Unemployment aid finally extended

UNEMPLOYMENT AID FINALLY EXTENDED…. It never should have taken this long, but at least it’s done.

Congress has approved a six-month extension of emergency jobless benefits for the long-term unemployed. On a vote of 272 to 152, the House gave the measure final approval and sent it on to the White House, where aides said President Obama plans to sign it immediately.

The Senate passed the measure Wednesday.

The bill will revive a program that provides up to 99 weeks of income support to those who have exhausted state benefits, restoring aid to nearly 3 million people who have seen their checks cut off since the program expired June 2. Advocates for the unemployed said checks in some states are likely to go out quickly; in others, people can expect a delay of several weeks.

Here’s the final roll call in the House. Note that 31 Republicans broke party ranks and supported the extension, while 10 House Democrats — 9 of them Blue Dogs — voted in opposition.

The measure extends benefits through Nov. 30, at which point the fight can begin anew.

As glad as I am to see this task completed, it’s worth noting that we just witnessed a months-long dispute over the bare minimum — unemployment benefits. This bill should have included aid to states, a modest extension of the $25-a-week Federal Additional Compensation, and long-sought Medicaid funding, among other things. These additional provisions were in the bill, and should have been protected, but had to be scuttled — “moderate” Republicans wouldn’t let the Senate vote on the bill unless all of these additional provisions were removed entirely.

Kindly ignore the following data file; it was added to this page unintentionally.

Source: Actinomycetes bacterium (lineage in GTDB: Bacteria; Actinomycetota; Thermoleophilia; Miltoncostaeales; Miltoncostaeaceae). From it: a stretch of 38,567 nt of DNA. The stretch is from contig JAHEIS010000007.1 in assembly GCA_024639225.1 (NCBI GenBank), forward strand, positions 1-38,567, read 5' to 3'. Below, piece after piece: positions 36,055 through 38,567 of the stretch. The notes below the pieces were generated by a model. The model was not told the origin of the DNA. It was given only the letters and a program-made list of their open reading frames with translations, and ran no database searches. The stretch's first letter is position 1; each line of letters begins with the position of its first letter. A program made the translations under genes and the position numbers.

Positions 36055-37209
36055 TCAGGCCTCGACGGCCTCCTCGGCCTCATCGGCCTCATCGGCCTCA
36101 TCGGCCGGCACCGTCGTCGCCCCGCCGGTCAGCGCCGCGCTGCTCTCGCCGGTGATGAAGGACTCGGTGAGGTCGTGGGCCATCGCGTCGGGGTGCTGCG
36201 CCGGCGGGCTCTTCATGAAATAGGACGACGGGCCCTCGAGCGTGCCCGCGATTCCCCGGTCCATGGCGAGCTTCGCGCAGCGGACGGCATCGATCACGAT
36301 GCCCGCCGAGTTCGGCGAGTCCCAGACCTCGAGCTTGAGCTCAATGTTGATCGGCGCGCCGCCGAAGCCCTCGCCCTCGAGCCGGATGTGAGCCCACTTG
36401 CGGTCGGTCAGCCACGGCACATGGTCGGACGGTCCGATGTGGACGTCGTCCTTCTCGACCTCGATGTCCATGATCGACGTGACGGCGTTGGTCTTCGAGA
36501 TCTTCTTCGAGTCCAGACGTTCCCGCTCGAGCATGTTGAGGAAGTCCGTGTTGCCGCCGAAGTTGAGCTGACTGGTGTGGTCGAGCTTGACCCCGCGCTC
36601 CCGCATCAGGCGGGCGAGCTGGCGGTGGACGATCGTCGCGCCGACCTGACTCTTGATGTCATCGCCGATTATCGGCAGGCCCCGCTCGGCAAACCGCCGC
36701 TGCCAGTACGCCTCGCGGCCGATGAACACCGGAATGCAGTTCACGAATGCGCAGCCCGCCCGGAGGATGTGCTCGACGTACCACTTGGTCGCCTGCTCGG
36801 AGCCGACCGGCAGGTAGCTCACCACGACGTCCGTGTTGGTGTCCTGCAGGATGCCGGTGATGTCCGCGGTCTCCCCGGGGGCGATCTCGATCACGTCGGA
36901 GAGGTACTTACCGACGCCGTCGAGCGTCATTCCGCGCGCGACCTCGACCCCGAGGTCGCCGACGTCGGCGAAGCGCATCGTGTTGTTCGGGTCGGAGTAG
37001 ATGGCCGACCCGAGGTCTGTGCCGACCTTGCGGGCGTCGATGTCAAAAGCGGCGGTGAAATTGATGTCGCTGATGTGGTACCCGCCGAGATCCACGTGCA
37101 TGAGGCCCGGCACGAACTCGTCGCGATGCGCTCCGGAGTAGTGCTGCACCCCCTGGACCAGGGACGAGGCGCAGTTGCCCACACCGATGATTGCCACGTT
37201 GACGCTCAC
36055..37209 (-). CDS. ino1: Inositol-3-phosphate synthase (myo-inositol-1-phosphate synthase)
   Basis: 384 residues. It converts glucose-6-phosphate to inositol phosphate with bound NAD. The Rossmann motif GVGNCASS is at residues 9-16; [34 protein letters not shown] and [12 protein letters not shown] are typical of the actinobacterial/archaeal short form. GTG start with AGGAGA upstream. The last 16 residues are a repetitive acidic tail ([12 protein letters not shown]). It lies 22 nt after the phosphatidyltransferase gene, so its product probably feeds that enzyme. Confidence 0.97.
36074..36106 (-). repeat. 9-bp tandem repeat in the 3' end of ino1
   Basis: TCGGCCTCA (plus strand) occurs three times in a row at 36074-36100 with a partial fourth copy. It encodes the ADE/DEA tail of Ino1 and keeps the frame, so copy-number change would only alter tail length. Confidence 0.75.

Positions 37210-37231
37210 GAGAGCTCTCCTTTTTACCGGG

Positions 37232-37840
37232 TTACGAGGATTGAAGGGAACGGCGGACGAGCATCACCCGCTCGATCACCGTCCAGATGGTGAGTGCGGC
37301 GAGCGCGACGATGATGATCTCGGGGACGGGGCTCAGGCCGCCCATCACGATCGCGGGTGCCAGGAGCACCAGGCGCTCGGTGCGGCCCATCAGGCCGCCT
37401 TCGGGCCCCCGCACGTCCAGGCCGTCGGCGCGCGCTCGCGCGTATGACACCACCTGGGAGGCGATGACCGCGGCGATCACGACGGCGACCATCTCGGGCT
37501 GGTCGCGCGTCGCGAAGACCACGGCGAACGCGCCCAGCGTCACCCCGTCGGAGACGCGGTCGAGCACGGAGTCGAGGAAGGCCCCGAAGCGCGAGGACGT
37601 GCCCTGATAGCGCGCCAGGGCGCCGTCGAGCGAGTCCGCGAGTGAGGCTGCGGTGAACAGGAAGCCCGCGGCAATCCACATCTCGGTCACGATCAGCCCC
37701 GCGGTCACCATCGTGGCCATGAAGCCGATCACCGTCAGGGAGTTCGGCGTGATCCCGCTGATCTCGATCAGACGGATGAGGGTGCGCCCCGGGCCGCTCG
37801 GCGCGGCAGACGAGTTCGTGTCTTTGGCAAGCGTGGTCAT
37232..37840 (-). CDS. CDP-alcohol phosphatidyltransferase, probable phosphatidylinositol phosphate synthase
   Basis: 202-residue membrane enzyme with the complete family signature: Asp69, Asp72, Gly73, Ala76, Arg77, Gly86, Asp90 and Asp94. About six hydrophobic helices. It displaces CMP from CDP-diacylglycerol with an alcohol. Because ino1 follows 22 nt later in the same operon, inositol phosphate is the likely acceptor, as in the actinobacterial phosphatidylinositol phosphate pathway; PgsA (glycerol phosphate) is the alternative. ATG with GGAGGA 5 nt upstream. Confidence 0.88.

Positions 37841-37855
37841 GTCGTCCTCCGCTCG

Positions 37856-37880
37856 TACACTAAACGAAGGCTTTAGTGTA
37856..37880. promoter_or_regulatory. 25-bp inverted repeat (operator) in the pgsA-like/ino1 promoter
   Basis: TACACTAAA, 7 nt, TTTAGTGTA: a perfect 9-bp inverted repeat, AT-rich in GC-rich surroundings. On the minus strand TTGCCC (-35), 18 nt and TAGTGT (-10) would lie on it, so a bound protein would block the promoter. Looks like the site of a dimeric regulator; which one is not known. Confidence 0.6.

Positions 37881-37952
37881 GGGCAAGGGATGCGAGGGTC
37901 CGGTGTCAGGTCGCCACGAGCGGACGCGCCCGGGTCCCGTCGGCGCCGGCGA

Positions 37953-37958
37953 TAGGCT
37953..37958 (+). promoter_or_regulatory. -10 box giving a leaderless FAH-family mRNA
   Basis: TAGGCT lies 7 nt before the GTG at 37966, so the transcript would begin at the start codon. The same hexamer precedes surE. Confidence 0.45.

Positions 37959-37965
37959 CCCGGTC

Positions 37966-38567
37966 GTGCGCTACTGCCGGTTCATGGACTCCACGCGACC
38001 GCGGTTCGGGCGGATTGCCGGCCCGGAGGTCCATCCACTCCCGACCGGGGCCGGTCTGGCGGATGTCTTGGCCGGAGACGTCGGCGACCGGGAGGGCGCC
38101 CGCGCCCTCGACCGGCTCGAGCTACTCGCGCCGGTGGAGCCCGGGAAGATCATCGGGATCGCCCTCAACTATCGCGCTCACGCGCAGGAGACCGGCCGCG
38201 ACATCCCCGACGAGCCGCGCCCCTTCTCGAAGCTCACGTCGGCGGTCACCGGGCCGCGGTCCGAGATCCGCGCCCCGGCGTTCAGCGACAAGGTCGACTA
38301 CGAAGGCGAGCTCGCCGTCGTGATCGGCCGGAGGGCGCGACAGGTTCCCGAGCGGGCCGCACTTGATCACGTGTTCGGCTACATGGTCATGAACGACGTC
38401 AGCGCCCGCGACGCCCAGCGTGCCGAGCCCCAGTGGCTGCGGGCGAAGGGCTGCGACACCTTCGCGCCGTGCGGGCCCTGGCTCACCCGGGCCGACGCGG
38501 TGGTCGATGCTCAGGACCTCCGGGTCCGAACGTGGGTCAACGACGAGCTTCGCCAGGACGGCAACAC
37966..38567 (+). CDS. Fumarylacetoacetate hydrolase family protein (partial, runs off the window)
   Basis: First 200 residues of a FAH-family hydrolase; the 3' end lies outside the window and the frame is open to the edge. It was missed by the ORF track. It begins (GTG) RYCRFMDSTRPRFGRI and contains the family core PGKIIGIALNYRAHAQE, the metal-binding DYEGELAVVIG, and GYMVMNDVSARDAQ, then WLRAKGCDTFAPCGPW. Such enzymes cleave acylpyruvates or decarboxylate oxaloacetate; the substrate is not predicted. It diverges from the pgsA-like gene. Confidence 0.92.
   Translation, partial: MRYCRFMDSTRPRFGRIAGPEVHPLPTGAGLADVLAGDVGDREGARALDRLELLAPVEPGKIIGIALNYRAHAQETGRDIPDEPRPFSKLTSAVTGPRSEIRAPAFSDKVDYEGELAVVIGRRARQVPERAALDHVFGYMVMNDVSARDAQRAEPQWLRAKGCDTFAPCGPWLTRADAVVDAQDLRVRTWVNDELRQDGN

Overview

Have I mentioned lately that our legislative process doesn’t seem to work?

On a more encouraging note, Sen. George LeMieux (R-Fla.) said today he’s prepared to vote with Dems to break a GOP filibuster of the small-business incentives bill, including the $30 billion lending program that would make credit available to small businesses through local banks, which we talked about earlier.

With LeMieux on board, the bill’s prospects have improved greatly.